the O-benzoyl-protected Man-6-P dendrimer7 (37 mg) as a gummy solid. A suspension of the residue in MeOH (10 mL) was admixed with NaOMe/MeOH (0.5 M, 0.2 mL) and left stirring for 3 h, neutralized with Amberlite IR-120 resin (H+ form), filtered and the filtrate concentratedin vacuo. The residue was dissolved in H2O (1 mL), washed with EtOAc (5×1 mL), and evaporatedin vacuoto obtain7(0.021 g, 33%) as a colourless glassy solid. [a]24D27.3(c0.88, H2O).1H NMR (400 MHz, D2O):

d4.71 (4 H, app. s, obscured by HOD), 4.15–3.20 (76 H, band), 2.85 (8 H, br s); 13C NMR (100 MHz, D2O): d 173.9, 99.6, 71.7, 70.2, 69.9, 66.2, 65.9, 64.8, 53.2, 50.3, 38.9, 28.2;31P NMR (162 MHz, D2O):d1.840. ESI-MS:m/z: 420 [M/4 + Na]+.

8-mer (8). To a stirring solution of PAMAM G1.5–(COOH)8

(0.028 g, 0.025 mmol) and5(0.20 g, 0.31 mmol) in DMF (3 mL), were added EDC (0.059 g, 0.31 mmol) and NHS (0.036 g, 0.31 mmol) under an N2blanket and stirred for 24 h. Solvents were removed, the residue co-evaporated with PhMe (2×2 mL), then dissolved in THF (1 mL) and filtered through a 0.25lm filter. The solution was purified by GPC, and the fraction corresponding to the retention time between 7.40 and 7.48 min was collected and the solvents removedin vacuo. A suspension of the residue (32 mg) in MeOH (15 mL) was admixed with NaOMe/MeOH (0.5 M, 0.5 mL) and left stirring for 12 h, neutralized with Amberlite IR-120 resin (H+form), filtered and the filtrate concentratedin vacuo. The residue was dissolved in H2O (1 mL), washed with EtOAc (5×1 mL), and evaporated in vacuoto obtain8(0.028 mg, 31%) as a white waxy solid. [a]24D 28.6 (c0.60, H2O).1H NMR (400 MHz, D2O):d 4.70 (8 H, br s), 3.95–3.39 (172 H, band), 3.18–3.07 (24 H, br);13C NMR (100 MHz, D2O):d179.3, 176.5, 99.6, 74.1, 73.2, 72.7, 70.4, 69.9, 69.1, 66.2, 60.8, 58.6, 54.9, 52.9, 48.8, 38.9, 35.6, 33.9;31P NMR (162 MHz, D2O):d1.80.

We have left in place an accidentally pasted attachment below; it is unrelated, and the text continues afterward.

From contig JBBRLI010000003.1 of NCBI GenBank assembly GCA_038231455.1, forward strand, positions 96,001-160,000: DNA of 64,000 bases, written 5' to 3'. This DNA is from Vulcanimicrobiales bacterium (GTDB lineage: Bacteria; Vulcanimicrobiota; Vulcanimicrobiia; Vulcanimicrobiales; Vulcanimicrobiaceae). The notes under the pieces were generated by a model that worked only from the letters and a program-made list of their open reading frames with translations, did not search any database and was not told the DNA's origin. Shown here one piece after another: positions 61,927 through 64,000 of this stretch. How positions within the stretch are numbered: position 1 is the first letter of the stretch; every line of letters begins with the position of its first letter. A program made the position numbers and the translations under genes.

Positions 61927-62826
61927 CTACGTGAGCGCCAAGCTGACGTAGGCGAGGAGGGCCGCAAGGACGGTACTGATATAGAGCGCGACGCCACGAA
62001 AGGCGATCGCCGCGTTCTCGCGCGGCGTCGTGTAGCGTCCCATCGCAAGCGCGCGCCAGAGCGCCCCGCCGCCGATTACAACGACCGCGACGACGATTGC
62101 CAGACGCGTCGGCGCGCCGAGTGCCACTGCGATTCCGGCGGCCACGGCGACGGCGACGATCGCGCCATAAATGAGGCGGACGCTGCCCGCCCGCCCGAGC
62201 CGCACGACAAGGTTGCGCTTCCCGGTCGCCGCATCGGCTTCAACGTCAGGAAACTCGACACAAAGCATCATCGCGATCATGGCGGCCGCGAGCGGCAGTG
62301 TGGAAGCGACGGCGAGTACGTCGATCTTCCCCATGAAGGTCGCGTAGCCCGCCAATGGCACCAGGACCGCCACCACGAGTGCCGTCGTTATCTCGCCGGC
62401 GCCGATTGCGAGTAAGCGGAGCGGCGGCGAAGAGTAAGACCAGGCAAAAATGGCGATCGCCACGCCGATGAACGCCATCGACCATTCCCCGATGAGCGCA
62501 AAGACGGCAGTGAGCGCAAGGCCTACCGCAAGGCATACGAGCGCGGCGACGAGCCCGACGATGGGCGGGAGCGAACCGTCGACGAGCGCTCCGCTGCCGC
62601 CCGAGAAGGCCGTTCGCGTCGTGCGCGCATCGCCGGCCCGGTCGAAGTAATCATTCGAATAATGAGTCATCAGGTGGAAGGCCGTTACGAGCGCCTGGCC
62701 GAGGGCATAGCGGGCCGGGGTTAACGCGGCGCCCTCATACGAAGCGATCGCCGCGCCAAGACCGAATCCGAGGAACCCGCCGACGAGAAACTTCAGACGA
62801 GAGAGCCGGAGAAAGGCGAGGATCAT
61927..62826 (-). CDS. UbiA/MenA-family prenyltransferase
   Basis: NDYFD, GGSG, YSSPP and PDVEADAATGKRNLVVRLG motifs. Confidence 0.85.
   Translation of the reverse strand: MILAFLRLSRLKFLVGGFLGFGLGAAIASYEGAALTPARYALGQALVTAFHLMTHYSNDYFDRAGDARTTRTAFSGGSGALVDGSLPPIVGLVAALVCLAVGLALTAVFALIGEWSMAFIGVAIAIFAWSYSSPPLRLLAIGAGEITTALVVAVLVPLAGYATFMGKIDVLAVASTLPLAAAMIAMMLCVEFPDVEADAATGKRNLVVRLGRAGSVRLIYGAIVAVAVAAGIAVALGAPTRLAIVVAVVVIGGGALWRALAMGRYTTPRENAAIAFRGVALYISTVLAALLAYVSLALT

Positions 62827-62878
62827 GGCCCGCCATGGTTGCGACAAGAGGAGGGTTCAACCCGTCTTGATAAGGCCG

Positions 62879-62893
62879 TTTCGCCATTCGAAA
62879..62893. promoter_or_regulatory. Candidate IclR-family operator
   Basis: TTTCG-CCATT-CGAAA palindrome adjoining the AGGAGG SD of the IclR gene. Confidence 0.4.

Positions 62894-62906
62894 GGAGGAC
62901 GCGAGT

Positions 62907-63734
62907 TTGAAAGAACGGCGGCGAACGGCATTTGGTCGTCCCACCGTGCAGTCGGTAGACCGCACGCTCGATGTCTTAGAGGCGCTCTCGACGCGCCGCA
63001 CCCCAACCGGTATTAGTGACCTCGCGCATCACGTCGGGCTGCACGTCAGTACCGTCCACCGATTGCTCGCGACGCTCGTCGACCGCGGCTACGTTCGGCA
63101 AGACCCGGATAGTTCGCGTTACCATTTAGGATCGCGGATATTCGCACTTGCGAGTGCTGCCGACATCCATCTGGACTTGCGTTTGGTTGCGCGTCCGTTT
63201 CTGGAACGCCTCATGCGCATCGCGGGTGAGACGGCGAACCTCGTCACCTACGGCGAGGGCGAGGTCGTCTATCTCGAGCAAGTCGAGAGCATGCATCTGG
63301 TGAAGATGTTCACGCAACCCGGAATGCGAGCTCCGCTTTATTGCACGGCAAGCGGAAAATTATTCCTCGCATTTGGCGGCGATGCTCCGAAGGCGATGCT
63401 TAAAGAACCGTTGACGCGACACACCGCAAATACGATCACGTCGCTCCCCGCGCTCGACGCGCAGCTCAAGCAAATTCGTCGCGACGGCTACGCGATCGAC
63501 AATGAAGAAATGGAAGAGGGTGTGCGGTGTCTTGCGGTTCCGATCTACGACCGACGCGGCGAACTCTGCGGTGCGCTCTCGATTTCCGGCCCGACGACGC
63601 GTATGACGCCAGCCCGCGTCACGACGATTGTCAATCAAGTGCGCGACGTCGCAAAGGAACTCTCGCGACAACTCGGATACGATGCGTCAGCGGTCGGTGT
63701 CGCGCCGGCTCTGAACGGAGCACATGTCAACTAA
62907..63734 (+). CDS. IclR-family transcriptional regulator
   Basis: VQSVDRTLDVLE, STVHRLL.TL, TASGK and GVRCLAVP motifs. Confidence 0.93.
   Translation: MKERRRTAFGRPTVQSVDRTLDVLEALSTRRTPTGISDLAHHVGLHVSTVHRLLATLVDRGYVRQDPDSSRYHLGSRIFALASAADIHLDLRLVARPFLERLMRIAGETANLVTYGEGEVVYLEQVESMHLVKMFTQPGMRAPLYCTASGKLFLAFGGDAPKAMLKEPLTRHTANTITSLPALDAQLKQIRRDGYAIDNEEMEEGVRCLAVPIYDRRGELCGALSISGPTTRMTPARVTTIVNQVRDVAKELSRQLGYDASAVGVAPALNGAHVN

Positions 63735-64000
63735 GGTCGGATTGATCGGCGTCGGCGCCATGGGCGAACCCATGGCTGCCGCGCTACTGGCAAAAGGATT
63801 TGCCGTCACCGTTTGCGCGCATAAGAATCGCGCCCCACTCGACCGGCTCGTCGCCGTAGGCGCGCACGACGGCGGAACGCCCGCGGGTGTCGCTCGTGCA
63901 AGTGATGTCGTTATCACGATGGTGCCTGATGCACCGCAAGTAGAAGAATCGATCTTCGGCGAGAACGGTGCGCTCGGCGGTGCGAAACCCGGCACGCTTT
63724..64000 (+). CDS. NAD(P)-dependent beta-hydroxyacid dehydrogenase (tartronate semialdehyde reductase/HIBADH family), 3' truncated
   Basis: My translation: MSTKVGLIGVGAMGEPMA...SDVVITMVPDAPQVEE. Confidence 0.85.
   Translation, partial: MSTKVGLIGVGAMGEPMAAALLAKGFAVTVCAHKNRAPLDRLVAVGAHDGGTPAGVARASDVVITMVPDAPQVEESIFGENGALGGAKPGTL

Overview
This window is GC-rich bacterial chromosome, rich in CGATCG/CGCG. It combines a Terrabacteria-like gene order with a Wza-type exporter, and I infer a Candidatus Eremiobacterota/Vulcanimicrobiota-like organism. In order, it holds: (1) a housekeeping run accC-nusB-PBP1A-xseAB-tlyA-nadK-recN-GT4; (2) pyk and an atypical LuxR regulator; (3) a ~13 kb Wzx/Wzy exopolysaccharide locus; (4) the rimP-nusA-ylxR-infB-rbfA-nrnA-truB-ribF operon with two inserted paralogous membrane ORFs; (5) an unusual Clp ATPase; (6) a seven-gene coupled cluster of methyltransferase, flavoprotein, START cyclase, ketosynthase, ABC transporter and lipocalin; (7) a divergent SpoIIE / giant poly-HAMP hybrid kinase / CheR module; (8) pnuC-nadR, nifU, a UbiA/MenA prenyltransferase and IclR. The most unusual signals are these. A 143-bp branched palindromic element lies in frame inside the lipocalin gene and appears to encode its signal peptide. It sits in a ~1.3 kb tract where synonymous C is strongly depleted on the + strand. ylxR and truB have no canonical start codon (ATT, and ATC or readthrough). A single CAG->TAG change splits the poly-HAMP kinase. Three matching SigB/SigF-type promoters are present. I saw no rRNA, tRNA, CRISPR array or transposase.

16-mer (9). To a solution of PAMAM G2.5–(COOH)16